information on the biology of species and the ecology of habitats found around the coasts and seas of the British Isles

A red seaweed (Heterosiphonia plumosa)

Distribution data supplied by the Ocean Biogeographic Information System (OBIS). To interrogate UK data visit the NBN Atlas.



Heterosiphonia plumosa is a red to deep crimson seaweed which appears black when dried. This species has a flattened, fern-like appearance with a hairy thallus growing from a discoid holdfast. The fronds are flat or slightly cylindrical up to 20 cm in length and 0.5 cm in diameter at the base, tapering towards the apex. The primary branching from the main frond occurs in a single plane, and is alternately, yet irregularly spaced with up to 1 cm between each branch. Each branch is bare at the base, with the rest bearing an irregular and alternately arranged series of smaller secondary branches. The secondary branches are progressively shorter towards the apex, and each branch bears numerous pointed branchlets giving an overall tufted and feather-like appearance.

Recorded distribution in Britain and Ireland

Widely recorded throughout the coasts of Britain and Ireland, especially the south west but is rarely recorded on the north east Scottish coasts.

Global distribution



This species grows on rocks and as an epiphyte on seaweeds such as Laminaria in the lower littoral and sublittoral.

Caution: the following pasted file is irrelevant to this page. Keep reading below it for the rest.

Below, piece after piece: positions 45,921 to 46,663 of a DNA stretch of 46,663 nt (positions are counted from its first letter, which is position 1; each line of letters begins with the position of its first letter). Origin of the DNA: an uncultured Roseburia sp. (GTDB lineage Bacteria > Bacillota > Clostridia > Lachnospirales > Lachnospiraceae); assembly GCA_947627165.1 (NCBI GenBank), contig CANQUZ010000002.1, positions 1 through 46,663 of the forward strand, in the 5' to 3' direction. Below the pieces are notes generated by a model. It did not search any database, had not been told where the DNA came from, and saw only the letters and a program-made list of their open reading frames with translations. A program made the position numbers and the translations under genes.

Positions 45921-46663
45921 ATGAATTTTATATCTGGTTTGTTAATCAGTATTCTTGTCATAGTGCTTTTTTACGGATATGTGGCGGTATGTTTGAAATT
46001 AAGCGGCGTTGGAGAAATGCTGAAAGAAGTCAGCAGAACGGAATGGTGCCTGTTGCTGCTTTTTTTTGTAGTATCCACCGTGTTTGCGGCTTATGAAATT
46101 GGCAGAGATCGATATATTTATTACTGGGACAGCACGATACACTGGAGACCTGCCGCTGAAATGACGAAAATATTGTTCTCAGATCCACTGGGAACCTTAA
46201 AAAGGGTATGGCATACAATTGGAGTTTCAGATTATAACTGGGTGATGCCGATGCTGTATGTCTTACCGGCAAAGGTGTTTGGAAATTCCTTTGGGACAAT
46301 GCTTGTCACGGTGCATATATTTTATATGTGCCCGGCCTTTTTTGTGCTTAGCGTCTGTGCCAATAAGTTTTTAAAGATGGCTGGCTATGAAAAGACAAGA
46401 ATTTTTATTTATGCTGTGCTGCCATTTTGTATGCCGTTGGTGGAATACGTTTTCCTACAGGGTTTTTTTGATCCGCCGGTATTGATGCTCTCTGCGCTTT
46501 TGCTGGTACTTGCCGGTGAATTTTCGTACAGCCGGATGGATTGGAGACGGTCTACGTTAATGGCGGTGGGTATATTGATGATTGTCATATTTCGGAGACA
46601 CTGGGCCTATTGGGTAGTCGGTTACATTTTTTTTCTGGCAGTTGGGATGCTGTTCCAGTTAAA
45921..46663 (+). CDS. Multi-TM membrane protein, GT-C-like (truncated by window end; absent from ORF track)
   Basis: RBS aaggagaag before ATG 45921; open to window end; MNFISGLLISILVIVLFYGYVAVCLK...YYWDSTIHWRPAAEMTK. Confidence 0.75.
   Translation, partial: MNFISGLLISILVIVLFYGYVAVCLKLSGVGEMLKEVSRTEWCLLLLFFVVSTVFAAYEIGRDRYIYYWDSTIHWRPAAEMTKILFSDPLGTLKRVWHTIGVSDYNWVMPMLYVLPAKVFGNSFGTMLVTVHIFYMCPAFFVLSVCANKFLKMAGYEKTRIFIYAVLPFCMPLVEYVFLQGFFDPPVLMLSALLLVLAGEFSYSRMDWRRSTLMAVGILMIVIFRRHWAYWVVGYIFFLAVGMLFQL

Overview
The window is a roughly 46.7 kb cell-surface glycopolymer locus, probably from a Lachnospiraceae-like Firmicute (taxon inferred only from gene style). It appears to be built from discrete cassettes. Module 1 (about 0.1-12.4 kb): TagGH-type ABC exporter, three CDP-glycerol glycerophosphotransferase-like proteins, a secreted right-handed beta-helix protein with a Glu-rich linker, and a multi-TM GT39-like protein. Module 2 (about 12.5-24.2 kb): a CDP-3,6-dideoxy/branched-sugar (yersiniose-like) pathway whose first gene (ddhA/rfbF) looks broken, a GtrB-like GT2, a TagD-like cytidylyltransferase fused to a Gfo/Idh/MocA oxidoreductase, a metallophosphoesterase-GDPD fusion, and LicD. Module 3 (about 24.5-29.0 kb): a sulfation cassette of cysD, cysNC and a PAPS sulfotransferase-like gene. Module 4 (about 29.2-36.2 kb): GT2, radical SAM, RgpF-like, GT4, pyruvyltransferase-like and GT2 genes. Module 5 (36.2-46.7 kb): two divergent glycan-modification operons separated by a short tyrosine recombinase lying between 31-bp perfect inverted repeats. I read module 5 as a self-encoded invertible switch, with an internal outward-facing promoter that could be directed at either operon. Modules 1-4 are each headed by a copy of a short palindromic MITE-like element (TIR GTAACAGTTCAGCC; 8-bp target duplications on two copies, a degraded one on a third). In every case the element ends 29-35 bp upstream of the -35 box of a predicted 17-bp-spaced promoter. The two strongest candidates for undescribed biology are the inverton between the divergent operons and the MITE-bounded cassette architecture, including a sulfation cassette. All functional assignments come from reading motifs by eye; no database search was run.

Depth range


Identifying features

  • Red to deep crimson in colour.
  • Hairy thallus up to 20 cm in length and 0.5 cm in diameter at the base.
  • The holdfast is discoid.
  • Alternate and irregular primary and secondary branching.
  • Additional branchlets give a feather-like appearance.

Additional information

Heterosiphonia plumosa is a perennial (life cycle >2 years) species, reproducing mainly during the summer and autumn. The cystocarps of Heterosiphonia plumosa are ovate and borne near the base of the branchlets, as are the tetrasporangia in asexual individuals, which are lanceolate and stalked (Dickinson, 1963). Both can be easily distinguished under a hand lens.

Heterosiphonia plumosa has several recorded variations, most notably Heterosiphonia plumosa f. palens which is typically slender and up to 7.5 cm in length. The fronds are smooth with evenly spaced branches and commonly occurs in deeper coastal waters (Dickinson, 1963).

Listed by

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Further information sources

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  1. Dickinson, C.I., 1963. British seaweeds. London & Frome: Butler & Tanner Ltd.

  2. Foster-Smith, J. (ed.), 2000. The marine fauna and flora of the Cullercoats District. Marine species records for the North East Coast of England. Sunderland: Penshaw Press, for the Dove Marine Laboratory, University of Newcastle upon Tyne.

  3. Gibson, R., Hextall, B. & Rogers, A., 2001. Photographic guide to the sea and seashore life of Britain and north-west Europe. Oxford: Oxford University Press.

  4. Hiscock, S., 1986b. A field key to the British Red Seaweeds. Taunton: Field Studies Council. [Occasional Publication No.13]